11. by Lazlo Neogrady
Lazlo Neogrady, a Hungarian artists speciality was painting natural landscapes (which usually featured forests under a thick snow) and using the art technique impasto, where paint is laid so thickly on the canvas or paper that it can be scraped off giving it an almost three dimension appearance. This is probably why his paintings feel like you could step into them.
12. Man Strolling in Wooded Landscape by A.A. Mills
The final image I chose is yet again American, however this painting resonated with me, the feeling of peacefulness, of solitude.
Thought – One thing I noticed when searching for landscape paintings of that era in google images, is that the large majority of them seemed to from American artists of American vistas. To mix up the selection I added British art and searched for some other countries. I’d be interested to undertake some research as to where landscape painting originated.
Whilst reading about American landscape painting, I came across the Powell Survey. Initiated in 1873, it was a brain child of John Wesley Powell (a Civil war veteran who had become a geologist) and the English painter, Thomas Moran (who painted the image above, Chasm of the Colorado) initiated the Powell Survey, a cartographical and scientific exploration to create a representation of the Colorado and the Green river and unexplored parts of the canyon. Part of the exploration was also to create narrative records and visual creations. A decade long exploration there was great hard ship and near drownings all to create an ‘accurate image of the native cultures and natural landscapes of the American West’ Cartographers, photographers, artists were among those hired.
‘Painters of the late 19th century were intimately familiar with geology, cartography and exploration. Landscape topics were ripe metaphors for expansionism and exceptionalism, and popular with merchants and industrialists who were major patrons of the arts.’
It was fascinating and very enjoyable seeking out these landscape artists, some of them were easier to track down than others, it’s sad to see the paintings that have no names and very little information about them. Perhaps this was meant to a quick exercise and spending time over two days is a little excessive but I feel that my own art is benefiting from noticing the techniques employed in these paintings, I love hearing what inspired the artist. My favourite two images are Ox-bow and Chasm of Colorado. Both are intensely dramatic, powerful and have a beautiful mastery of light.
Similar Compositional Devices
I noted the following of the twelve paintings
- The majority focused on nature, the wilderness of landscape and humans occupancy upon it. However the human aspect was not a main feature at all, in fact a time traveller or someone who had no experience of the landscape then may have thought that people had not settled as very few settlements are shown.
- People are included but not greatly and usually serve to provoke emotion, relation or interest. This is a great dispute of modern photography, should people be included. In response to this my tutor said, ‘the landscape doesn’t exist without people. It exists in people’s heads.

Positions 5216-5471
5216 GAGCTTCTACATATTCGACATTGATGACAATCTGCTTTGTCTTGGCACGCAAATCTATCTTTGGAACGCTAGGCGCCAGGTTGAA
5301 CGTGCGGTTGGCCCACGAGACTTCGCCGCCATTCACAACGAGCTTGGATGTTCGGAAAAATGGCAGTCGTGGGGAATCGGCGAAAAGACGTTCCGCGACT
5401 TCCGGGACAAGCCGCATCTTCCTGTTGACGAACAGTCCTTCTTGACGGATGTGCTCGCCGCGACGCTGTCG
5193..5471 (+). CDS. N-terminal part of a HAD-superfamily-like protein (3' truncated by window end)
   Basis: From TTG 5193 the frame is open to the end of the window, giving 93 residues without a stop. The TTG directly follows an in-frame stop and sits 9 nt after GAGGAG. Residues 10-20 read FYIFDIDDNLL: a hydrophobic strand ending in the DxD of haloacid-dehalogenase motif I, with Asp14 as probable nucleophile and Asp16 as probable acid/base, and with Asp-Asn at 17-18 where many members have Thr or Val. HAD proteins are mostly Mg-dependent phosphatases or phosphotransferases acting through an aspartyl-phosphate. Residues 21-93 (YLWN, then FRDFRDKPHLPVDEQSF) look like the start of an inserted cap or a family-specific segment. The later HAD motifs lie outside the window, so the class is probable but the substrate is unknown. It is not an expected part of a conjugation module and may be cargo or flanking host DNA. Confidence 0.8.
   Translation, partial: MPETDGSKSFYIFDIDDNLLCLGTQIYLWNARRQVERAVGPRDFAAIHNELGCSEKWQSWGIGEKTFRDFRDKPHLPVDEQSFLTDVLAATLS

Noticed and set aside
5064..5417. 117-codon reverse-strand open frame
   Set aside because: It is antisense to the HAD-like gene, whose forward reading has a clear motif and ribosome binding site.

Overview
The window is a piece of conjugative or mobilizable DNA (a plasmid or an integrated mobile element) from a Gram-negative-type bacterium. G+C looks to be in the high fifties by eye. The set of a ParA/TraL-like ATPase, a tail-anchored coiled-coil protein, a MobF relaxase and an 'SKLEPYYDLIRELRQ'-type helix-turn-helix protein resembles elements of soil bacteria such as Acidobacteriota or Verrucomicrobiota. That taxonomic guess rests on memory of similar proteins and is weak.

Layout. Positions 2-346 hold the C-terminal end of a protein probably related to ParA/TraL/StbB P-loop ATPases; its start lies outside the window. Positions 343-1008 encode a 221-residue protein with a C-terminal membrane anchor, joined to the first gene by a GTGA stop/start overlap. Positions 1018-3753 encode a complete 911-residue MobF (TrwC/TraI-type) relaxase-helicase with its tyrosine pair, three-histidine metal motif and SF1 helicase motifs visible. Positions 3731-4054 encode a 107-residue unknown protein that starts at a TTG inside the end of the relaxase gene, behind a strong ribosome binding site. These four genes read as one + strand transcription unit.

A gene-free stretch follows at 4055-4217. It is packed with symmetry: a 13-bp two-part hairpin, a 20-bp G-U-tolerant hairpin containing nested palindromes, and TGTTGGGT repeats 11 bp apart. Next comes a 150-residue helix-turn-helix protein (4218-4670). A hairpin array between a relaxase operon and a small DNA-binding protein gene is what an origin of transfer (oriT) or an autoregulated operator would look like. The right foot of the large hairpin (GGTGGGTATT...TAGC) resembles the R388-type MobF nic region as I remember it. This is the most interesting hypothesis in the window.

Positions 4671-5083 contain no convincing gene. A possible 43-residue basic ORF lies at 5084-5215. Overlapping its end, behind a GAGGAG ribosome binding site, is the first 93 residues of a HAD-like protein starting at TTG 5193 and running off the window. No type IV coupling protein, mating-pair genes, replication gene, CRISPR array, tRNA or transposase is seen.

- The majority followed the compositional tool placing the horizon in either the lower third of the image or the upper third. Only two ran the horizon directly through the centre of the image.
- Whilst they all are absorbing and beautifully executed paintings only a few of them featured a very clear focal point. And in most of those cases it was of a person. Perhaps that is more to our viewing as we instinctively are drawn to another person in the landscape, even if that figure is so tiny in a a panoramic vista.
- Weather features greatly. Of the twelve images, eight paintings all featured a turbulent sky, whether a fearsome storm as in the Ox-bow or a swirling creation in Jacobus Pierneef.
- Several of the images followed the rule of thirds. Placing the main focus on one of the invisible compositional lines. The ones where they used a bulls eye composition were very striking especially as in ‘Man Strolling in Wooded landscape’
- Only, Monk by the Sea and Shemyon Shchedrin’s featured any empty space. It works especially well with the ‘Monk by the Sea’ as the desolation of the landscape is echoed in the empty sky.
- Lead in lines feature greatly. I feel this is especially powerful in ‘Chasm of the Colorado’ as I mentioned above, for a moment I forget I was looking at a painting.
- The colours used are of nature, green’s and blues excluding the sunrise/set of Twilight.
- Depending on the brush stroke all capture a feeling of texture increasing the illusion of three dimensionality.
- Trees and mountains serve as natural framing to add interest and serve in leading the eye where the artist so wanted.
- All feature great vistas, a splendour of nature.
- They are all painted in a landscape composition as opposed to portrait.
- Whilst this perhaps reflects on my own interests in art I have tried to select a variety of art work. The overall feel of them however would have to be dramatic, thunderous sky, bright contrast, dark moody atmosphere, however there are the optimistic and bright paintings like the Russian painting and the one of the Lake District. And of course the South African artist which has a very positive air about it, bright colours, bright light, beautiful.
Now try to find some examples of landscape photographs from any era that conform to these conventions.
My first thought was Ansel Adams, he captured the drama and power of whatever he shot which I felt was also a feature of Thomas Hill’s Ox-bow. You can see the two bear similarities (though Adam’s photo is of the Snake River. Both are dark on the left hand side and feature a sweeping sky. The river begins from the right hand corner. One difference is the compositional placement of the horizon. The painting features it straight across the middle whereas Adam’s is in the upper top half. There is deep contrast and a sharpness. It’s quite poignant the relation they both have. Both masters of their craft.
Below are some others that I feel conform to the above similarities.